As my boyfriend always tells me when I get like this, “your mental health is the most important thing”. Because, if you don’t have yourself, you have nothing.

    Hang in there.

    • ischemgeek says:

      At some point I learned to judge my worth by how well I did at things. Certainly, by second grade, I couldn’t see a point to competition if I wasn’t going to win and I felt pressure to always win everything always. When I didn’t win, I had a meltdown, which was brushed off as me being a “sore loser” not as me literally thinking I was worthless because I’d lost. I avoid competition for this reason.

      People think I’m not competitive – on the contrary, I am over-competitive. I avoid competition because it has a tendency to take over my life and my performance becomes my sole dictator of my self-esteem and mental well-being. I do not like who I become when I am competing.

      I’m not sure why I associate my performance so strongly with my worth as a person, but I do. Probably it has a lot to do with the fact that finding something difficult simply wasn’t an option in my parents’ household growing up. I couldn’t find something difficult because I was smart. Therefore, if I was doing badly, it had to be because I was lazy/apathetic/etc. And ‘lazy’ was pretty much the worst thing ever according to my parents. I fear failure because in my mind, I can’t fail because of inability or due to things outside of my control. It must be because of lack of effort (i.e. laziness).

  5. Beth says:

    I relate so much to what you are saying. In fact I never went to university for the very reasons that you are now playing video games. My anxiety levels were so high after high school that I just couldn’t face it. I have two kids now and when they were babies they taught me mindfulness. When it is four in the morning and you are pacing with a teething four-month-old who doesn’t seem to understand that nighttime is for sleeping there isn’t much you can do about it. I used to tell myself, “This is what you are doing right now. In fifteen minutes you might be sleeping. Who knows?”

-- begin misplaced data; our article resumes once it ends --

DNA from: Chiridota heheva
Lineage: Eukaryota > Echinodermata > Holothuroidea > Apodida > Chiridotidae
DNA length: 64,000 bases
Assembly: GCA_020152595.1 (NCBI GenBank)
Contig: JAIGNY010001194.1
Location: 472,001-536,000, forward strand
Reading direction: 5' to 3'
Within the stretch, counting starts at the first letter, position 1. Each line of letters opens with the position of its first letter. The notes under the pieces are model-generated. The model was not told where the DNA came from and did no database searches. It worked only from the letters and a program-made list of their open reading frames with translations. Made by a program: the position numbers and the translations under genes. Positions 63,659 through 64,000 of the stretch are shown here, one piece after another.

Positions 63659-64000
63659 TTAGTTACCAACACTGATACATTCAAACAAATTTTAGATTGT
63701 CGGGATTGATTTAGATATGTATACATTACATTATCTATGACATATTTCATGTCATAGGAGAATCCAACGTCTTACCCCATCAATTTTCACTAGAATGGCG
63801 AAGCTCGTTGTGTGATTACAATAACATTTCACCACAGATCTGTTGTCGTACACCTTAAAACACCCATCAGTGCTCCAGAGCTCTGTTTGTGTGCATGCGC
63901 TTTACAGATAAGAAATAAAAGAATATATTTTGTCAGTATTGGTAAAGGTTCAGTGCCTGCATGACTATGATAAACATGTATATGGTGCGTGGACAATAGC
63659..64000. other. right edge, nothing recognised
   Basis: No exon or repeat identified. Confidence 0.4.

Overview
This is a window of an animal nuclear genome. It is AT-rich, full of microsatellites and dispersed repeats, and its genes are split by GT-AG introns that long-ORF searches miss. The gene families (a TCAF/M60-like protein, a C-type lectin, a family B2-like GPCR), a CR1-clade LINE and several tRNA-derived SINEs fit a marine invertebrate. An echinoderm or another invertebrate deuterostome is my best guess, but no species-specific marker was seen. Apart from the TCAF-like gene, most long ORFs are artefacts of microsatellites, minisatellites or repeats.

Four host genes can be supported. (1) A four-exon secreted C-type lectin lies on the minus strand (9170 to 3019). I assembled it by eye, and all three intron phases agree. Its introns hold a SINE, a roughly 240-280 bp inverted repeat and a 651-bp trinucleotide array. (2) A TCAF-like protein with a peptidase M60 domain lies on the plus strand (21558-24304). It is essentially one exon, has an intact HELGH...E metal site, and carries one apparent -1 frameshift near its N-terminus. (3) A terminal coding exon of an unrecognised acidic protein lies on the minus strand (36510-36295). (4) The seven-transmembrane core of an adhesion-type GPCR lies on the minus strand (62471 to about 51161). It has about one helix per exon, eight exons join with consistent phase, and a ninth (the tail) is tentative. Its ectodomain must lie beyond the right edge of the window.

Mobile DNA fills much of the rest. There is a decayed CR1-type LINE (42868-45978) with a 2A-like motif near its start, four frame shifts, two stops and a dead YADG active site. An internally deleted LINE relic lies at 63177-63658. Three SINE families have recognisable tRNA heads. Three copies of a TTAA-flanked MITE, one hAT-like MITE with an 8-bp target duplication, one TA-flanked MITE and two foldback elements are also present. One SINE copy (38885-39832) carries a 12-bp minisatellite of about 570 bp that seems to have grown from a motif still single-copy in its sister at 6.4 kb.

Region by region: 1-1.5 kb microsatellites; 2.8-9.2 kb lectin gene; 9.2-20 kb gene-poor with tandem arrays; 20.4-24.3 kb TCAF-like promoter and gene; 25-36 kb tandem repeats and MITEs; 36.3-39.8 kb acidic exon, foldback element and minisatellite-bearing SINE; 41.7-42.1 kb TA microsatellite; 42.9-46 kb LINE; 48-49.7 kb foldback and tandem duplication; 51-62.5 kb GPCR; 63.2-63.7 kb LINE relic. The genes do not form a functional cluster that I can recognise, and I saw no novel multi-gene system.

I still don’t cope well with anxiety, there are still many skipped meals due to a knotted stomach, but I weather it better than I used to. That being said my stomach is knotting up for you at this moment. I think video games sound excellent. If it’s actually spring in your part of Canada you might even be able to go outside. (This is something that I personally forget to do and I am always shocked when it actually helps)

    Anyway, all I’m really trying to say is that I profoundly relate, and take care. Sounds like you are on the right track.

    • ischemgeek says:

      Sadly, the weather isn’t cooperating. It’s bitter cold today, and tomorrow we have a blizzard coming. However, I find physical activity helpful with anxiety sometimes, and have been looking for ways to be more active.

      • Beth says:

        Bad weather sucks, I hate the cold. When I was living in the Yukon I would stay in for week-long stretches but when I got stir crazy I would put on loud hyper music (usually Two Door Cinema Club) and dance around like crazy until I was good and tired. I sort of equate it to my cats running wild at night, but the combination of up-beat (if somewhat tacky) music and activity did make a difference and help me keep balanced. Neighbours there definitely found me eccentric but it was better than going out in the cold white. Swimming helps too if the pool isn’t too loud or crowded.

  6. Reblogged this on Le Chatelier's Principle and commented:
    With a month left until my IB exams, I find myself relating more and more to this post.
    “I fear failure. Probably more than anything else in the world… Because, to me, failing a thing is being a failure. As a person. If I fail a thing, I am a failure, and therefore I am worth nothing.”